Two studies in this volume examine the tensions in the construction of authority for foreign rulers of the Late Period, sometimes in contrast to earlier periods. In "The Near and Distant King: Two Oppositions in the Concept of Divine Authority of the Egyptian King," Jifi Janak and Filip Coppens begin with "Akhenaten as the Near King," focusing in particular on the uniqueness of the connection between the king and the god, and the god as accessible to other people only through their connection with the king. They then switch to "The Foreigner as the Distant King." Of particular interest here is their discussion of the shift from New Kingdom reliefs in which "the native pharaoh was directly connected to Amun as his son and he received his authority and power directly from his father. In the Late Period and beyond, when Egypt was ruled time and time again by foreign powers the reliefs depict how the god bestowed his authority no longer on the pharaoh--often a foreign ruler--but to a child deity, his son, instead" (p. 141).
Dieter Kurth also explores the distancing of the foreign kings, through analysis of the history of the wnn formula, and how it changed to become more systematic in "The wnn-Formula in the Ritual Scenes of the Late Temples and the Presence of the King." He concludes: "The idea that the king's competence as a high priest radiated from his palace (in Alexandria) all over the temples of Egypt, is now expressed more clearly than ever before" (p. 154). However, I do not think that the king's role as high priest was ever anything less than perfectly clear. This new adaptation of the wnn formula was merely a slightly different way of expressing it.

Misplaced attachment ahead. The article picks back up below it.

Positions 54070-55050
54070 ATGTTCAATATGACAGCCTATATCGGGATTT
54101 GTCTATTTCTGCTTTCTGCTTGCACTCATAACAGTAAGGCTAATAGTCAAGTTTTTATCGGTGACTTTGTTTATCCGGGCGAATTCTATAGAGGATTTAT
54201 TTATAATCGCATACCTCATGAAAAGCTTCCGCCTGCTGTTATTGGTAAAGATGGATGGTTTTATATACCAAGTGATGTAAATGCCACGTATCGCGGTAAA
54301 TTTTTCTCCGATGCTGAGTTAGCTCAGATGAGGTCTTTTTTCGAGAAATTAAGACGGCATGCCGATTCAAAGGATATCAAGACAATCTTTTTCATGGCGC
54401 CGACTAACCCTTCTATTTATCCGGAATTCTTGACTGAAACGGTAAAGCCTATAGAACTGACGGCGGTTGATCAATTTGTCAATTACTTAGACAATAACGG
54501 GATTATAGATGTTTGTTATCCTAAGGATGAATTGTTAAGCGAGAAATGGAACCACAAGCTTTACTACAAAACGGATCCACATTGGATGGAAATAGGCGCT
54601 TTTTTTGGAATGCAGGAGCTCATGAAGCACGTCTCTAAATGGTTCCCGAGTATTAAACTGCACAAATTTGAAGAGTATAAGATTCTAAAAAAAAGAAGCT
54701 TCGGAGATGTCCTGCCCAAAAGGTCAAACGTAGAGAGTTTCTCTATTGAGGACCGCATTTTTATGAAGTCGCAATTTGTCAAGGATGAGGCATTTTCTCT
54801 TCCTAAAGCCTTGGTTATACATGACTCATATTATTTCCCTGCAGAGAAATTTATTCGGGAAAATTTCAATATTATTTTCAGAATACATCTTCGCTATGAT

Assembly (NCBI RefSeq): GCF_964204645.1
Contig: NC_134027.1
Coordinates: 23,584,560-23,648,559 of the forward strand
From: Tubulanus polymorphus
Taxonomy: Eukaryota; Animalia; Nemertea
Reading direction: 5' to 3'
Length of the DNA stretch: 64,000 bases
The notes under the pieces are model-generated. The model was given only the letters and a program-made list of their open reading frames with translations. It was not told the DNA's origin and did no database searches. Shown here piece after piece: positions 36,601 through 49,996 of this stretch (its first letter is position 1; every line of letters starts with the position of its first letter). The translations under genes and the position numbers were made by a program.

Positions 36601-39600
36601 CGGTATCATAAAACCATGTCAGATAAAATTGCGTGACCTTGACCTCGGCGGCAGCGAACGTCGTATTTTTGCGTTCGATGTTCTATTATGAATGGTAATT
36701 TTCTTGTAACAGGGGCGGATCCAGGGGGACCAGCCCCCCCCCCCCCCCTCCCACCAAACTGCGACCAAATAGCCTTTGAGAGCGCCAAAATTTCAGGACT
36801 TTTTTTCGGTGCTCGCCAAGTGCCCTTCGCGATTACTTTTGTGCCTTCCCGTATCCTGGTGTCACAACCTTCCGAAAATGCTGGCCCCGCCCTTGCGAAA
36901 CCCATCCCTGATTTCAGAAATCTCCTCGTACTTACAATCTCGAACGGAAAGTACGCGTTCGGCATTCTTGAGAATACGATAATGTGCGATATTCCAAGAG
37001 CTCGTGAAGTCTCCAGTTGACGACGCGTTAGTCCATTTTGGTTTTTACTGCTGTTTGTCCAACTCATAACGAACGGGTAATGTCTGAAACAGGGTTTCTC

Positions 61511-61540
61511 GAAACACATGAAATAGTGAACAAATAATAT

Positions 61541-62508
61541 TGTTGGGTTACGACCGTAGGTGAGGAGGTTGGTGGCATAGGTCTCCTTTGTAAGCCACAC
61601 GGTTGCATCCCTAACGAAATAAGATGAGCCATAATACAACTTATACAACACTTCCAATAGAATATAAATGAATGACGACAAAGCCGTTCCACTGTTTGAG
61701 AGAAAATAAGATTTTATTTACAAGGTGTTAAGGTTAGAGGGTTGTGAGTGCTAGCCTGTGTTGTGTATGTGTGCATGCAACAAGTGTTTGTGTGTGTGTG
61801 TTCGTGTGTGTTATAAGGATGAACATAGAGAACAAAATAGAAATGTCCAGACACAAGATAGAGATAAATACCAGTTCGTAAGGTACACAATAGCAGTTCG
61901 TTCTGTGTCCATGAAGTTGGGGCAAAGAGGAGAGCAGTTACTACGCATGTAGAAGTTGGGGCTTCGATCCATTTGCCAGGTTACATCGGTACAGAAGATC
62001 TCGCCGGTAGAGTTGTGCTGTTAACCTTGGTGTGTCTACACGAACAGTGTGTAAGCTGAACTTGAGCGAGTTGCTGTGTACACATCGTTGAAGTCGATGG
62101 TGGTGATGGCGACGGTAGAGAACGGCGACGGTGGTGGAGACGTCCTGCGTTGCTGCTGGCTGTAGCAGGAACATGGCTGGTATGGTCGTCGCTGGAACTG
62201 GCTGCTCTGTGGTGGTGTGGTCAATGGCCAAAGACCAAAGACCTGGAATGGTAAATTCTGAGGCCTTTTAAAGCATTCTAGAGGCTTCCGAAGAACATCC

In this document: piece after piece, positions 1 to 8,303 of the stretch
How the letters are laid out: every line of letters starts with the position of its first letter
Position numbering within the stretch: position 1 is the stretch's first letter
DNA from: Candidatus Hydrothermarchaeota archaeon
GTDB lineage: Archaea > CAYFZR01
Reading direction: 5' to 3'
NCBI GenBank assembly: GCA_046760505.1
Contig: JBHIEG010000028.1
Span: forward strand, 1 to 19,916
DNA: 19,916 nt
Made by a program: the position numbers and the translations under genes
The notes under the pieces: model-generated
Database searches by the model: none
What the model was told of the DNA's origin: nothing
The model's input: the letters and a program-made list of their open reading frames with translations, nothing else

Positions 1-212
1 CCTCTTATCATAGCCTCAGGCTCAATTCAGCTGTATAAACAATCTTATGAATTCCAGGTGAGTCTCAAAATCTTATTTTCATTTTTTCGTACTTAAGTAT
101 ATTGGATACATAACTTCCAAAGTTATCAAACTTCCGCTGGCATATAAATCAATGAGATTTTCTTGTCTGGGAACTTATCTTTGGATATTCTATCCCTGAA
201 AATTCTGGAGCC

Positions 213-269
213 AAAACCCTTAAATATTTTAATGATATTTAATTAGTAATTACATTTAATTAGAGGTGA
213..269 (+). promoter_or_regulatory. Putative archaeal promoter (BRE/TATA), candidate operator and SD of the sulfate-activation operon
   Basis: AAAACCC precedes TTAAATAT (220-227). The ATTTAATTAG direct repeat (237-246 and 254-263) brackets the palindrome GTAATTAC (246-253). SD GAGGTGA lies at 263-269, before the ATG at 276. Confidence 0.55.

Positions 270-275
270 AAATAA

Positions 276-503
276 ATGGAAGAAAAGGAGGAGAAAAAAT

Similarly, in "The 'Centre for Development' of the Royal Authority in Kalabsha," Ewa LaskowskKusztal argues that Augustus took on the same epithets as his Ptolemaic predecessors to connect with his divine father rather than his Ptolemaic predecessors (p. 159). Yet in his partially preserved list of ancestors, all those surviving are Ptolemaic (p. 162). It is not clear to me why one must choose between the two.
On the most micro level, small details in relief scenes and even pieces of jewelry were tightly controlled, with certain motifs being royal prerogatives. Monika Dolinska explores "Birds and Felines in Royal Iconography (with special stress laid upon the decoration of the temple of Thutmosis III at Deir el-Bahari)" and Elizabeth Eltze examines "The Creation of Royal Identity and Ideology through SelfAdornment: The Jewels of Ancient Napata and Meroe."
Unlike the 7th Symposium, for which only a fraction of the articles neatly fit the stated theme of Royal versus Divine Authority, most contributors to this 8th Symposium volume do address the construction of royal authority. Unfortunately, on the whole, this volume is rather disappointing when compared to that of the previous year, with few surprises or innovations.
UNIVERSITY OF SYDNEY
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|Publication:||The Journal of the American Oriental Society|
|Date:||Jan 1, 2021|